Question of the day: today’s scholars better equipped?

Today is week 15 in the series of questions put forth by Dr. Sam Gipp in His book “The Answer Book.”* I feel like these questions have been beneficial for people on both sides of the fence:  you share your thoughts, others share their thoughts – everyone learns something in between.

As I said before, the point of these questions is not to start a Baptist War, but rather encourage everyone to engage in a discussion and learn from and among fellow believers. I believe everyone’s doing a good job at sticking to the purpose.

I don’t want you to rely on “he said, she said” or even unconfirmed history. Read your Bible, study accurate accounts of History, pray about it, and take what you don’t understand by faith.

I will post Dr. Gipp’s written answer to the question tomorrow, so be sure to check back on here for the answer to today’s question.

Here’s the question for today…

Aren’t today’s scholars better equipped to translate the Bible than the King James translators were?

Thoughts?  Opinions?  Scriptures to back your position?

*All material from “The Answer Book”© is used on Grow Up! with permission received directly from Dr. Sam Gipp.


Posted on August 29, 2011, in Question of the Day and tagged , , , , , , , . Bookmark the permalink. 3 Comments.

  1. Aren’t today’s doctors better equipped to meet the medical needs of today than the doctors of 1611?

    Maybe we should go back to bleeding people when they’re ill, because everything was apparently so much better back then…

  2. Archeological finds help us understand the scriptures better. That’s something that has arisen over the past century and a half. Anyone who has traveled to “the Holy Land” has a better understanding of the Bible (meaning better after the trip than before, not “I went to the Holy Land so I know more than you do because you didn’t”). I was never really interested in going there but went this past summer mainly because a number of good friends planned to go. I just didn’t want to miss a party like that. I’m even wearing my “Whatta Party! abreadcrumb and fish” t-shirt in today’s post on my website. Someone took my picture at Petra in Jordan. So, yes, today’s scholars are better equipped on the one hand to translate the Bible, especially within the context of biblical times and today’s culture.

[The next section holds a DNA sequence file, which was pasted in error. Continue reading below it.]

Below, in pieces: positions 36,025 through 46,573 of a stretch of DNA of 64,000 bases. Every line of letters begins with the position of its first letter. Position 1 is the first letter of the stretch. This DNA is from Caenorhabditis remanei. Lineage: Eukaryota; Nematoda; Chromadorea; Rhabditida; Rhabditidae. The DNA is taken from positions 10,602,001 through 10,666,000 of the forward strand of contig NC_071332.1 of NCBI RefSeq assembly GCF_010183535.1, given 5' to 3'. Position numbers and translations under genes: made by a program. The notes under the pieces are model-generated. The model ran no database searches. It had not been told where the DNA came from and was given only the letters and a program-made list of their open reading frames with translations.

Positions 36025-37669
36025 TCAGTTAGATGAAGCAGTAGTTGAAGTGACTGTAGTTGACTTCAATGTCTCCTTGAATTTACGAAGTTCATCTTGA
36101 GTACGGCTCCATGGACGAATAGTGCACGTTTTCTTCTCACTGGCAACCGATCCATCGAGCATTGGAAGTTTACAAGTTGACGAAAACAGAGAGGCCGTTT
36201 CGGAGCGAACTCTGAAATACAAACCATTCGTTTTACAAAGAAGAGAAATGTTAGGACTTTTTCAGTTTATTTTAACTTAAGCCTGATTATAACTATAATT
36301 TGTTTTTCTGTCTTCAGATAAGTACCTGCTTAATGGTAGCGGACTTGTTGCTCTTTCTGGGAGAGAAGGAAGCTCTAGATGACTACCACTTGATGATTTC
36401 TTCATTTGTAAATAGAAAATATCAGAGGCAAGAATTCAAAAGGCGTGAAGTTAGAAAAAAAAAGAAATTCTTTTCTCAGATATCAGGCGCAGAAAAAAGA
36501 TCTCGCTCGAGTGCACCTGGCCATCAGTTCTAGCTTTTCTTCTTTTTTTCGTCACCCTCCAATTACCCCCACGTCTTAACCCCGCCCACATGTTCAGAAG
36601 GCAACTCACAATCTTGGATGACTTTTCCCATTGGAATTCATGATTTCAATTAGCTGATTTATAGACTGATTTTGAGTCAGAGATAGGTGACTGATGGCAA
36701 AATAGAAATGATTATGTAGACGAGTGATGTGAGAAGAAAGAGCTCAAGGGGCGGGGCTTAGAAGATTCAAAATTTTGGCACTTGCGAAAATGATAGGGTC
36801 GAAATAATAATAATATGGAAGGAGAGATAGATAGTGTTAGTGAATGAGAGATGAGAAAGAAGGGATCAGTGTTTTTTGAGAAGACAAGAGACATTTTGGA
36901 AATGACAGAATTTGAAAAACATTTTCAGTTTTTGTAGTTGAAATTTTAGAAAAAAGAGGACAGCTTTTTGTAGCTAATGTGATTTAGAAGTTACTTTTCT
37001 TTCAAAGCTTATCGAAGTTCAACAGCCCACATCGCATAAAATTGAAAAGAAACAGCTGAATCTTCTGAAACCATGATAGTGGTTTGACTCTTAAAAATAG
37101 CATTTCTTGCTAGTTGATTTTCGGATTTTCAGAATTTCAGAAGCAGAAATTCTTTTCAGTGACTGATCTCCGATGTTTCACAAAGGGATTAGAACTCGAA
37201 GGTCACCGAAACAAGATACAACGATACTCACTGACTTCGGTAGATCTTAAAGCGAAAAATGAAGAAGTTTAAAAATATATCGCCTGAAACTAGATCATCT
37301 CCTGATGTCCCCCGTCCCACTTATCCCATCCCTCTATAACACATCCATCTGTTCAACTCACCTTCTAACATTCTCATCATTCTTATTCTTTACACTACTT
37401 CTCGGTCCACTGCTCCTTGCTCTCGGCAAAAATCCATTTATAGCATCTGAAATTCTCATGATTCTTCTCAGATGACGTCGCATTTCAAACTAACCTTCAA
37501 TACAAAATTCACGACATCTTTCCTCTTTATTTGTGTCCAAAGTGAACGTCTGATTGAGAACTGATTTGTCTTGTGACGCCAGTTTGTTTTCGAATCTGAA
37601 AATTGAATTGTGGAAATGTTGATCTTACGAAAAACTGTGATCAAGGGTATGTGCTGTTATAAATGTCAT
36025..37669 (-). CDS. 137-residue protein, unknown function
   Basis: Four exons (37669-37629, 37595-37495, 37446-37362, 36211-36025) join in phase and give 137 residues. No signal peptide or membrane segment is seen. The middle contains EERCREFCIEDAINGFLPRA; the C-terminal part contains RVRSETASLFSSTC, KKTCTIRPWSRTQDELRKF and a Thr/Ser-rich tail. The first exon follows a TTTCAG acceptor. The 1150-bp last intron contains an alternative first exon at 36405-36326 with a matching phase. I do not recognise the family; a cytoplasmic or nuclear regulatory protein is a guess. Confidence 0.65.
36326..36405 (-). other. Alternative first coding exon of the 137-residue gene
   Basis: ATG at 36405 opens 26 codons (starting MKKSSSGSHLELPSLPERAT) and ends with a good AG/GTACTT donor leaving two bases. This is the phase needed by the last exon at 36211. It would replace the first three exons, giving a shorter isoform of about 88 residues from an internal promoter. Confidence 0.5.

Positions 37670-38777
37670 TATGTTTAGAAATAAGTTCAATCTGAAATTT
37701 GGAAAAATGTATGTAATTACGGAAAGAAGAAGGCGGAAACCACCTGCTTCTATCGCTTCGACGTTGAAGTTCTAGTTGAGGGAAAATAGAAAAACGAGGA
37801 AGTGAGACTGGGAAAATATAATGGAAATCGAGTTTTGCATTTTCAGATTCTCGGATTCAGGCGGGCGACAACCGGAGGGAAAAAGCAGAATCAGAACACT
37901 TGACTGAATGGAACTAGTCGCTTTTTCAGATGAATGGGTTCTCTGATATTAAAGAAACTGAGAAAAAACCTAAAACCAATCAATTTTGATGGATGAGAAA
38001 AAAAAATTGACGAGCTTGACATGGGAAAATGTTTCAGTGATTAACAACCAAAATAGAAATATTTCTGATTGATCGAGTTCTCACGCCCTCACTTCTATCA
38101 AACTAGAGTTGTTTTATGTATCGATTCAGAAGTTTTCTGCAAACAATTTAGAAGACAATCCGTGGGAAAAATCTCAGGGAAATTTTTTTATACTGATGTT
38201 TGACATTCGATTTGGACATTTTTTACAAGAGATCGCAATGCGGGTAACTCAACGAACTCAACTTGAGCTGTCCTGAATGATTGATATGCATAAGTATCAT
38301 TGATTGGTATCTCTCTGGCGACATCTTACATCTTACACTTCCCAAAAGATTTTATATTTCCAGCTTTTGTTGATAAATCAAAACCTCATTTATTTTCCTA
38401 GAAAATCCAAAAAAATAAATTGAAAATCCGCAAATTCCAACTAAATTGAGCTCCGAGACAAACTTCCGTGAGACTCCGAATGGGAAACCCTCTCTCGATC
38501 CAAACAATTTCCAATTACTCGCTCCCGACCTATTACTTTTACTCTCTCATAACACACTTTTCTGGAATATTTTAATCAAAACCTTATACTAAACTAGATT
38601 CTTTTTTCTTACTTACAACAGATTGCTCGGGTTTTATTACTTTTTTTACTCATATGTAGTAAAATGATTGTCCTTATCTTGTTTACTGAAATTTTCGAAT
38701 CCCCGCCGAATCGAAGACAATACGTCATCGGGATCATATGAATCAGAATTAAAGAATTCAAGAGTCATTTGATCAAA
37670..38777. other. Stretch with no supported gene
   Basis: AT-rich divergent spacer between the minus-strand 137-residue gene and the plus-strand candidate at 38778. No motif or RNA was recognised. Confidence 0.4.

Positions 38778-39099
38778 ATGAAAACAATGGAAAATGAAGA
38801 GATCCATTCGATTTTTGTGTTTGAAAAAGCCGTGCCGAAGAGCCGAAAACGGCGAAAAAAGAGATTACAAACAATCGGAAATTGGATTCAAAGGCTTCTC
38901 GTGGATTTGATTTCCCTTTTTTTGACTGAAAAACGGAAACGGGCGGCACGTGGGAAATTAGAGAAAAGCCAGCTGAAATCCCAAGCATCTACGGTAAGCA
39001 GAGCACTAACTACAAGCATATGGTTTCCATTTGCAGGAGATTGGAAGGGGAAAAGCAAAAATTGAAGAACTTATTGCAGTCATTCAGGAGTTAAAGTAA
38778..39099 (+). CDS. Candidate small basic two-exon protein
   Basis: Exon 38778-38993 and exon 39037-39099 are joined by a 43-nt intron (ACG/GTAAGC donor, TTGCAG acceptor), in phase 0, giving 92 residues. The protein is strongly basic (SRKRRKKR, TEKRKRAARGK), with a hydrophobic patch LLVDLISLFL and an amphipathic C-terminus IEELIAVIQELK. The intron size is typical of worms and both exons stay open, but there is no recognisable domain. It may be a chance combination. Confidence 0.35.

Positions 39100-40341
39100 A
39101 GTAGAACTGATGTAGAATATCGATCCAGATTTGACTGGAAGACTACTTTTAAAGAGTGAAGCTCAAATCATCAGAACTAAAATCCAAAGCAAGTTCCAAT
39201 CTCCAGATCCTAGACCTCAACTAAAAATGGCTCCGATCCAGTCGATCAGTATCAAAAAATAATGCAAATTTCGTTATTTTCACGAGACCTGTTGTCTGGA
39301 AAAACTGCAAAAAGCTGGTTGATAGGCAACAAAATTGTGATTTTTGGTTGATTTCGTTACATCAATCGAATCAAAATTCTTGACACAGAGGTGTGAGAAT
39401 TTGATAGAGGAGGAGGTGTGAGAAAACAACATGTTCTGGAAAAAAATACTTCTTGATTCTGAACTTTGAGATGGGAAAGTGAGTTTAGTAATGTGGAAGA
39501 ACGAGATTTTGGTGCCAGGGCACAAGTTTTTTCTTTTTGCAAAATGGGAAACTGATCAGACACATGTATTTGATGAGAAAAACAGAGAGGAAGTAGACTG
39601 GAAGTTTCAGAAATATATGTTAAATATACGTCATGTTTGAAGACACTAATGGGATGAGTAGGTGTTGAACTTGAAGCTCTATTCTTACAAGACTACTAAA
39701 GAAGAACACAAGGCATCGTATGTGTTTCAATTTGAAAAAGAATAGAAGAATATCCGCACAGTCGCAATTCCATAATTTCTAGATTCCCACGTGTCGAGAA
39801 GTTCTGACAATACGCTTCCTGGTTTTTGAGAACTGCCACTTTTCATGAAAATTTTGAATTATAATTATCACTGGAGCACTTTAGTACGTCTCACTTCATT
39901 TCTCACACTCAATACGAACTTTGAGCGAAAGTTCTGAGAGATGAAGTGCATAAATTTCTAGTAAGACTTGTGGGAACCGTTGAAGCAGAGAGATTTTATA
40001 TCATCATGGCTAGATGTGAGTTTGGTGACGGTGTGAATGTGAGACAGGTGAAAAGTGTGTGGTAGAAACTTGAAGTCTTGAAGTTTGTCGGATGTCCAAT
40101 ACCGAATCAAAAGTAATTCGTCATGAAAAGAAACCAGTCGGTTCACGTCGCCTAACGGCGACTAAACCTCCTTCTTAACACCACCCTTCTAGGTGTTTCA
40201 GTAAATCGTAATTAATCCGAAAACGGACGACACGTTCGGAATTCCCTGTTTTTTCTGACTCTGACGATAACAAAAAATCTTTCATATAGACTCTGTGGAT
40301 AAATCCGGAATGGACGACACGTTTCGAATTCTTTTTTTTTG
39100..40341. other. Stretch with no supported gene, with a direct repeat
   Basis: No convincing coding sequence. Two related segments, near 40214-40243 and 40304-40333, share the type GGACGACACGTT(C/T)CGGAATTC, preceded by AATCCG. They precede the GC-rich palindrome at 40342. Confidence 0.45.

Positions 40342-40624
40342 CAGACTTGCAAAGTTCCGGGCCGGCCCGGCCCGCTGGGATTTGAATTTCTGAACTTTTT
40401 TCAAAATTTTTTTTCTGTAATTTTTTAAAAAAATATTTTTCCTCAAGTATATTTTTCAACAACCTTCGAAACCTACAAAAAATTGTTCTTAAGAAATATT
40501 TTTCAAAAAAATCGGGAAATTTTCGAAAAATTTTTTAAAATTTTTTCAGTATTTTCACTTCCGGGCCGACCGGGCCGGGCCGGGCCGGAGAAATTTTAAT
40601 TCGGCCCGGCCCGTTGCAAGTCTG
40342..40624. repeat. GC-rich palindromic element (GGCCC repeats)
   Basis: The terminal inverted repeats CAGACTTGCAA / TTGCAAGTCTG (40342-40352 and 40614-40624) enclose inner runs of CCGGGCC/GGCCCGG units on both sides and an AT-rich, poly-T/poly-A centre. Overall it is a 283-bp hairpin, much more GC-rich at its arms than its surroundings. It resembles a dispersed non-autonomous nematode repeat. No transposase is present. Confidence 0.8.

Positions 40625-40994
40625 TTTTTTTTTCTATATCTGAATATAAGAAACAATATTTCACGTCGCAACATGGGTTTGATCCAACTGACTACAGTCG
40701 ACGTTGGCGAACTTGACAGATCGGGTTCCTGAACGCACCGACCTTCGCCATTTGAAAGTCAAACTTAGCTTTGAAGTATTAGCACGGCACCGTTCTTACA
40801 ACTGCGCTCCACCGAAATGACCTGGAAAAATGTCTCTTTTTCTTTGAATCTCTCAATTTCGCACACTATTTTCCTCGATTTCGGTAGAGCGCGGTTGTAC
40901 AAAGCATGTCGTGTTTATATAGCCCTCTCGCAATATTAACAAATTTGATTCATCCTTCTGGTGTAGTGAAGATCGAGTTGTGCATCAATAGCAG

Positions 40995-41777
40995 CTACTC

3. Having two seminary degrees, I can say that I did leave school feeling equipped. However, as the years faded from my school days, I feel impotent to spread the gospel. Scholars in seminary were plentiful. But for all of the debate, it would seem that a lot of things were bantered back and forth that really didn’t matter. I went to seminary in New Orleans. People around us were dying without Christ. Less time should have been spent in classroom time and more time invested in field work would’ve helped tremendously. After graduation and some years for perspective, I wish they would’ve taken us into the field more, taught us how to preach to actual people, and shown us the practical aspects of theology instead of focusing on the ivory tower approach. That’s just me. Not trying to ruffle anyone’s feathers. I just feel like the emphasis was more on books and less on making disciples. And really, isn’t this what it’s all about?

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